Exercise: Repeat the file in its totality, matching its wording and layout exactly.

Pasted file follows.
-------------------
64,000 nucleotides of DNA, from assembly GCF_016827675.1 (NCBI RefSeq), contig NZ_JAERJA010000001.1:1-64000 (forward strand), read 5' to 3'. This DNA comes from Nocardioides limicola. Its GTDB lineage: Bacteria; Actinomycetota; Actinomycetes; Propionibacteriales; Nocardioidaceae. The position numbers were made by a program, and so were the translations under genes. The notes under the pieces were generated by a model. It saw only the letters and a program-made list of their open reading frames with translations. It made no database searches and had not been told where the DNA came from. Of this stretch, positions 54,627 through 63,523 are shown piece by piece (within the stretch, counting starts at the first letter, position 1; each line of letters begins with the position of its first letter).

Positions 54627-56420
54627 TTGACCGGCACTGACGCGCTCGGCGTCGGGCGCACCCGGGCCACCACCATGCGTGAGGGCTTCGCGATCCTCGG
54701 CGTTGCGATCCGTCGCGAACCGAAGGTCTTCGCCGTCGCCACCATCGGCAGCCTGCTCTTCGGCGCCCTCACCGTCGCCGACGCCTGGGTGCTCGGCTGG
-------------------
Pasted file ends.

64,000 nucleotides of DNA, from assembly GCF_016827675.1 (NCBI RefSeq), contig NZ_JAERJA010000001.1:1-64000 (forward strand), read 5' to 3'. This DNA comes from Nocardioides limicola. Its GTDB lineage: Bacteria; Actinomycetota; Actinomycetes; Propionibacteriales; Nocardioidaceae. The position numbers were made by a program, and so were the translations under genes. The notes under the pieces were generated by a model. It saw only the letters and a program-made list of their open reading frames with translations. It made no database searches and had not been told where the DNA came from. Of this stretch, positions 54,627 through 63,523 are shown piece by piece (within the stretch, counting starts at the first letter, position 1; each line of letters begins with the position of its first letter).

Positions 54627-56420
54627 TTGACCGGCACTGACGCGCTCGGCGTCGGGCGCACCCGGGCCACCACCATGCGTGAGGGCTTCGCGATCCTCGG
54701 CGTTGCGATCCGTCGCGAACCGAAGGTCTTCGCCGTCGCCACCATCGGCAGCCTGCTCTTCGGCGCCCTCACCGTCGCCGACGCCTGGGTGCTCGGCTGG